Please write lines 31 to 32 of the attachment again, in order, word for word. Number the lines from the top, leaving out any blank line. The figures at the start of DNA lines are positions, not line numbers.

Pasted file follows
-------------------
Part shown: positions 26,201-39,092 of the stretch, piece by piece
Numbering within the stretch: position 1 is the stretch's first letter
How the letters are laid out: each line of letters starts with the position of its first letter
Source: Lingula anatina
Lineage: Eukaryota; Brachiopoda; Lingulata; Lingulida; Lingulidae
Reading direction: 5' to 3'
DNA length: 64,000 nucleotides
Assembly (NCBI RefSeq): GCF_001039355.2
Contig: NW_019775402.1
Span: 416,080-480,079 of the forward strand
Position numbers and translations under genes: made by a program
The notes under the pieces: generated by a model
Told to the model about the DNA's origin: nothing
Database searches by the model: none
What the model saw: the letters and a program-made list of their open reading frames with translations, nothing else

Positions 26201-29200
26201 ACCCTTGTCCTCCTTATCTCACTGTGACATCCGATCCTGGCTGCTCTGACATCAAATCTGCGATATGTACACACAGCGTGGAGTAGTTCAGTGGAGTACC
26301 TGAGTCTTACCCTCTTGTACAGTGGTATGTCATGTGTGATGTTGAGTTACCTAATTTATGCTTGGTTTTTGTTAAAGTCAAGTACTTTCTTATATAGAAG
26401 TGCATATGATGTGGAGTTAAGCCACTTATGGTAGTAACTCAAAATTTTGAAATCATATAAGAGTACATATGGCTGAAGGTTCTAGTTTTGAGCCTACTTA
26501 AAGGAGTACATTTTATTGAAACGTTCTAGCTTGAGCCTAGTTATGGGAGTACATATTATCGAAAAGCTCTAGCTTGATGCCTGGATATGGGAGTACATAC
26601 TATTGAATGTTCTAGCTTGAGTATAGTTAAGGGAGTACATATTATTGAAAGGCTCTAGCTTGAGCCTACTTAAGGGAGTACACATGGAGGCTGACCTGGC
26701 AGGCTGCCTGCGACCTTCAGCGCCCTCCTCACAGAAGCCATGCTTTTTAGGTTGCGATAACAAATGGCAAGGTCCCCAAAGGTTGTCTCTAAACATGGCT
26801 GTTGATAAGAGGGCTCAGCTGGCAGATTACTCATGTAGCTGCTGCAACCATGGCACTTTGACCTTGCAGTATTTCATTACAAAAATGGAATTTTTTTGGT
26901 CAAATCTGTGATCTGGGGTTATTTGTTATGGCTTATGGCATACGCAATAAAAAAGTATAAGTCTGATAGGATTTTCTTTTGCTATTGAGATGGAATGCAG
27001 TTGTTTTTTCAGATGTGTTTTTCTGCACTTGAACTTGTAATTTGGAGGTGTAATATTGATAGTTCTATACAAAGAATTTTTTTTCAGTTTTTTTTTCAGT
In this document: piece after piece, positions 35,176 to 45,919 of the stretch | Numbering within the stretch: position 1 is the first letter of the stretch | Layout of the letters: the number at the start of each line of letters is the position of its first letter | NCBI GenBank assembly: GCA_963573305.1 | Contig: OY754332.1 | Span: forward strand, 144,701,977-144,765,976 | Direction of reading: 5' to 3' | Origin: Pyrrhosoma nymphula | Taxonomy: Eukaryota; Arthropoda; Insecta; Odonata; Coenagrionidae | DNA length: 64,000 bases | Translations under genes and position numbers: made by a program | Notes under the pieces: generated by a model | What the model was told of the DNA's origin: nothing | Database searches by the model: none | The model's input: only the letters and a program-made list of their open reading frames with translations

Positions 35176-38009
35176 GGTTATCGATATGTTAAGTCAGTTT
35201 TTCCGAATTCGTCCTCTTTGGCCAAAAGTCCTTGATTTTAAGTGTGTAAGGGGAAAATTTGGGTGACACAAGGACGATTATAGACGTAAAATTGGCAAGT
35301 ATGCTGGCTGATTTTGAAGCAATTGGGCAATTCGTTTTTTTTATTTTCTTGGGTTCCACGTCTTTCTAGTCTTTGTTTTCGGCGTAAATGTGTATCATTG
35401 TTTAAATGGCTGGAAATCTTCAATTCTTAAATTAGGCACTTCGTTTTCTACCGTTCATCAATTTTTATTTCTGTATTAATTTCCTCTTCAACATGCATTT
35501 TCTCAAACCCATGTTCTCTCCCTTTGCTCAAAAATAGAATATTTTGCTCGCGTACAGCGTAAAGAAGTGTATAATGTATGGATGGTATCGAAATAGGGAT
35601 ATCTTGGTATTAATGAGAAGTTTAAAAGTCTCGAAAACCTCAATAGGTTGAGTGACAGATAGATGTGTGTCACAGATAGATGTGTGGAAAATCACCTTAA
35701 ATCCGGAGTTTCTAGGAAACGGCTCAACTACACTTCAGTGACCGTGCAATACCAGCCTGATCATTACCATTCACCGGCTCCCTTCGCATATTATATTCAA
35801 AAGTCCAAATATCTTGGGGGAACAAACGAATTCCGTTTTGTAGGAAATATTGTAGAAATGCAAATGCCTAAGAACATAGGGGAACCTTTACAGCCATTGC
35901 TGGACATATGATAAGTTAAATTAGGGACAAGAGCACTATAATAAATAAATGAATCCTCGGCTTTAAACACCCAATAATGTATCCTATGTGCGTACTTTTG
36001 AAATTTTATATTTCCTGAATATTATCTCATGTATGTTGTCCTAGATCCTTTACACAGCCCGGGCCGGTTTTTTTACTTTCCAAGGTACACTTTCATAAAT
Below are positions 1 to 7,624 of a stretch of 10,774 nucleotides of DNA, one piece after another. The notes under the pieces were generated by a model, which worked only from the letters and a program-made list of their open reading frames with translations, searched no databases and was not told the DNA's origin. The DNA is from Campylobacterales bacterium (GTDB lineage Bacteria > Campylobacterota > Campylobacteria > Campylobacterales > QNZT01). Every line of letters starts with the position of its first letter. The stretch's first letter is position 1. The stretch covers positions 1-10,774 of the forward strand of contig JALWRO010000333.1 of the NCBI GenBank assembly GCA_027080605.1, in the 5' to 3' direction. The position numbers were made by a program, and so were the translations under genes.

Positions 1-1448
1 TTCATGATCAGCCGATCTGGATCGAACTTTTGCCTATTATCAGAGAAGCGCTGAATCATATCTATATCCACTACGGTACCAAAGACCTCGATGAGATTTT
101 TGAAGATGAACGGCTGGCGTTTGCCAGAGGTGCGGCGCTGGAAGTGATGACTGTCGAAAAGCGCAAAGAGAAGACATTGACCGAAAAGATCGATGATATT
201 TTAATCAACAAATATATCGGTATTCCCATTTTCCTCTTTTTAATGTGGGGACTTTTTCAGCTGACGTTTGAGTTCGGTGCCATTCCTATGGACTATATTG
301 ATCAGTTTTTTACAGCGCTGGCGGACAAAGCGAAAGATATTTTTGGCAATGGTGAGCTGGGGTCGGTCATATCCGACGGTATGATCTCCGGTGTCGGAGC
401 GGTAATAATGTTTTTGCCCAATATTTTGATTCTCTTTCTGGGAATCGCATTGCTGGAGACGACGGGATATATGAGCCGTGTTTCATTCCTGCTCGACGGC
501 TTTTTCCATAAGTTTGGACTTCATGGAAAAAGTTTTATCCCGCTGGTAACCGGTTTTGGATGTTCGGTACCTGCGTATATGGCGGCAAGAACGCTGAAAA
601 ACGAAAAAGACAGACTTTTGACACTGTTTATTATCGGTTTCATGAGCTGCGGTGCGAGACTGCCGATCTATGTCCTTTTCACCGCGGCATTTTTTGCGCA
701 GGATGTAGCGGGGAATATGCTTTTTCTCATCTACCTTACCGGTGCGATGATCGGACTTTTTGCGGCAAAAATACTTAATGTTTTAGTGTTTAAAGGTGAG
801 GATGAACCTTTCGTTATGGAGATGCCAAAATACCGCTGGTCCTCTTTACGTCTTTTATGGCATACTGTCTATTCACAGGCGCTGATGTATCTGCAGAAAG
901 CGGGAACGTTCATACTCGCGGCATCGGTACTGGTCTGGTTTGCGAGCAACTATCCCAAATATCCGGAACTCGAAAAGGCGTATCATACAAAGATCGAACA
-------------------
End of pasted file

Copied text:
35401 TTTAAATGGCTGGAAATCTTCAATTCTTAAATTAGGCACTTCGTTTTCTACCGTTCATCAATTTTTATTTCTGTATTAATTTCCTCTTCAACATGCATTT
35501 TCTCAAACCCATGTTCTCTCCCTTTGCTCAAAAATAGAATATTTTGCTCGCGTACAGCGTAAAGAAGTGTATAATGTATGGATGGTATCGAAATAGGGAT